Chances are that if you’re still engaged with this program on day twenty-four, you’re someone who considers yourself a bit of a procrastinator. But what I’ve seen over the years is that procrastination is not a mental or physical ailment, but simply the label we hang on any situation in which we disapprove of the way we’ve chosen to prioritize our time.
For example, if I watch an episode of The Great on Hulu and I think I should have been working on my next book, I call it “procrastination”; if I don’t disapprove of watching the show (or I don’t have a book to work on), I call it “watching a show”.
The number one time management trick I’ve seen over the years to help people “overcome” this mythical thing called procrastination is to use some version of an A, B, C priority list.
Generally speaking, A’s are “must dos” – those things that are both urgent and important. B’s are usually “should dos”, in the sense that they’re either important but not urgent or urgent but not all that important. Finally, C’s are “that’d be nice to dos” – they’re neither important nor urgent but they do sound fun!
The problem with this kind of ABC prioritization is that most of us have developed the habit of trying to trick ourselves into getting things done by creating imaginary or self-inflicted consequences for not completing a not urgent and/or not important task. In other words, we take something we either want to do or think we should do and tell ourselves we have to do it.
Here’s the test:
Are there any real-world consequences to not getting this done today?
If the answer is “yes” and it’s a consequence you want to avoid, like losing your job, paying a fine, going to jail, etc, then by all means leave the task on your urgent list and get it done.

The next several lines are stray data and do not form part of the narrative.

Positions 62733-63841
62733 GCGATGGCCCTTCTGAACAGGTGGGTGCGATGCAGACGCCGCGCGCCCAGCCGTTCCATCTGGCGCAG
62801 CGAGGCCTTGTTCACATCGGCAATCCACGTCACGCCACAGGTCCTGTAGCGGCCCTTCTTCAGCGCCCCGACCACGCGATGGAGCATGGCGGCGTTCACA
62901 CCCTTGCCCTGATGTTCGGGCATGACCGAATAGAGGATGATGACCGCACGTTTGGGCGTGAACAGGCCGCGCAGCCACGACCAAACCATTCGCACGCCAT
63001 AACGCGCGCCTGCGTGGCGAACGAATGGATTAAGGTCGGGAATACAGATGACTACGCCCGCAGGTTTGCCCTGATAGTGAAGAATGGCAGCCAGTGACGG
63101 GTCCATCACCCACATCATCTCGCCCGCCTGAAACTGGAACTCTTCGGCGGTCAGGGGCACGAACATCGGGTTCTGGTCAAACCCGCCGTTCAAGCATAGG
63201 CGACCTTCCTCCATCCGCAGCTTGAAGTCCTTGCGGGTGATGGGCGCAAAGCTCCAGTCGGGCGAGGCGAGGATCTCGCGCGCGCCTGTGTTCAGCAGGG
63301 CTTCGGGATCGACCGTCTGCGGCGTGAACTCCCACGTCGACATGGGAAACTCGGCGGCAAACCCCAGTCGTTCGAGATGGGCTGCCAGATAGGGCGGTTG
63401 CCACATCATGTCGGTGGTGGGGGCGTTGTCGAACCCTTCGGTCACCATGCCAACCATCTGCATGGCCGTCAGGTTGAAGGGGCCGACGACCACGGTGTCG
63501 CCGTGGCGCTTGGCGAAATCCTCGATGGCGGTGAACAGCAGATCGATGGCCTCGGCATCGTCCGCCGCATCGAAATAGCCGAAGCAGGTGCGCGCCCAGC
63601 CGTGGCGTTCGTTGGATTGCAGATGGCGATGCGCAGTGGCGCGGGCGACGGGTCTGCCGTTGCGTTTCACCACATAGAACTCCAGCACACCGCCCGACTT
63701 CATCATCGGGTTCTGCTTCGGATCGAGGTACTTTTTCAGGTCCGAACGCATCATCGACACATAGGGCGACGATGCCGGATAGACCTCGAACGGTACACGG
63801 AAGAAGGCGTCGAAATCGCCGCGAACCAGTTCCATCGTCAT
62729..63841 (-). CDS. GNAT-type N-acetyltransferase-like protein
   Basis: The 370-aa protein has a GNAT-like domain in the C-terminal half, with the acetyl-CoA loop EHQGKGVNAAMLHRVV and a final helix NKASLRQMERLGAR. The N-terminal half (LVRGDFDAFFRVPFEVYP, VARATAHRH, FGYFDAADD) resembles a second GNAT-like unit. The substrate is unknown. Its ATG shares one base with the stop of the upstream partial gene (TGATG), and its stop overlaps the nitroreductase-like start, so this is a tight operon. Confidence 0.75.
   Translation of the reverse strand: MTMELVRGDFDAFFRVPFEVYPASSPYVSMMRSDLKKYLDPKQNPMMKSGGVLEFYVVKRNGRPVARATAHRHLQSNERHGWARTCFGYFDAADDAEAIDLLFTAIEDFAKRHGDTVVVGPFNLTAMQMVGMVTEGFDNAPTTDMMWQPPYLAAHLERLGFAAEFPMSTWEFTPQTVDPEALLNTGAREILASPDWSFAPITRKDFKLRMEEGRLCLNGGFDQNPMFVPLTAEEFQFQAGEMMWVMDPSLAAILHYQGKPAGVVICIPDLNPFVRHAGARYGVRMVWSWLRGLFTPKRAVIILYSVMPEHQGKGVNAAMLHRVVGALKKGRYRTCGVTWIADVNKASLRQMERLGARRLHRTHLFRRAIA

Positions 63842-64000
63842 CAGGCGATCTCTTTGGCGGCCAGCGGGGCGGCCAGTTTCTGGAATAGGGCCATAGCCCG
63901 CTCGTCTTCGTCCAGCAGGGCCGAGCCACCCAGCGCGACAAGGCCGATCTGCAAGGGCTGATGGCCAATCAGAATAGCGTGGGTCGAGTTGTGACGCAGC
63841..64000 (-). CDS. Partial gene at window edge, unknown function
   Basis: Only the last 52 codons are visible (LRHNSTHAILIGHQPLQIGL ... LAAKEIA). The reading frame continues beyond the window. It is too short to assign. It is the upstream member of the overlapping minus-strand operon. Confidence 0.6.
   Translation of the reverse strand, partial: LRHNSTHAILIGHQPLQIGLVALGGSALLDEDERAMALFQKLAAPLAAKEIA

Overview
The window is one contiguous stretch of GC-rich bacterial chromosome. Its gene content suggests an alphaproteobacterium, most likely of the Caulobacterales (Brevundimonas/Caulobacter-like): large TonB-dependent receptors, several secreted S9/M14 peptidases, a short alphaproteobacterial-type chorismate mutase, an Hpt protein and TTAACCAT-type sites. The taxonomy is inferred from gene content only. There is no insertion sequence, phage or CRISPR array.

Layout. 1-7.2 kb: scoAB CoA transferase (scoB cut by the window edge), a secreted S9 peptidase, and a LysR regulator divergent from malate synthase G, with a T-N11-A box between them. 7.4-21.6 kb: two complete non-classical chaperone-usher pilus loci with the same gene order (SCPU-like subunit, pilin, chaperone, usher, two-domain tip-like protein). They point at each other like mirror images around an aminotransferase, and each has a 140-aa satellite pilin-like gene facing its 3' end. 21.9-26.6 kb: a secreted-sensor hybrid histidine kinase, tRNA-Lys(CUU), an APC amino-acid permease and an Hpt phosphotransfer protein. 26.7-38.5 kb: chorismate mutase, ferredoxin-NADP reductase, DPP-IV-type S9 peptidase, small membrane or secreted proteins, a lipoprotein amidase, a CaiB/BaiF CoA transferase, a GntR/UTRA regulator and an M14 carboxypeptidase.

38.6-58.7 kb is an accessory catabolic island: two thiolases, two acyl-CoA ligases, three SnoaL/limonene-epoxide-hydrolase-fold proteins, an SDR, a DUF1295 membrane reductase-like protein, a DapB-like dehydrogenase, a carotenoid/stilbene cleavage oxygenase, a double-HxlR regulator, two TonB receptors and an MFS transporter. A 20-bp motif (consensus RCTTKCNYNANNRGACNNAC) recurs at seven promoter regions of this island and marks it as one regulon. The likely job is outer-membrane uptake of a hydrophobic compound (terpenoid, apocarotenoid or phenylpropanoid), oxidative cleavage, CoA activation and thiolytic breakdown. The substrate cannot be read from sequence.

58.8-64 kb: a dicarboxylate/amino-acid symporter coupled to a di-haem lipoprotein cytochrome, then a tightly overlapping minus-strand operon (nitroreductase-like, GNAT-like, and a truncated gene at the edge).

If the answer is “kind of”, what that usually means is that the potential consequences of not completing the task are psychological and/or emotional – things like “I’ll feel bad”, or “it’ll mean I’m lazy”, or “it’ll prove that I’m not motivated and disciplined enough to succeed”.
And hey, nice try – pat yourself on the back for trying to motivate yourself through self-inflicted mental and emotional pain, but know that you will almost certainly continue to “procrastinate” on this task until it either becomes genuinely urgent or you genuinely want to do it and/or get it done.
While it might seem like being honest with yourself about what really needs to be done each day will lead to avoiding things even longer, it actually goes a long way towards feeling better about what you do accomplish over the course of a day.
In addition, when you allow yourself to spend as much time each day on what you actually want to do (as opposed to what you keep telling yourself you need to get done), you may well find yourself taking the right action at the right time in the right place with the right people.
Have fun, learn heaps, and give having fun a try! 🙂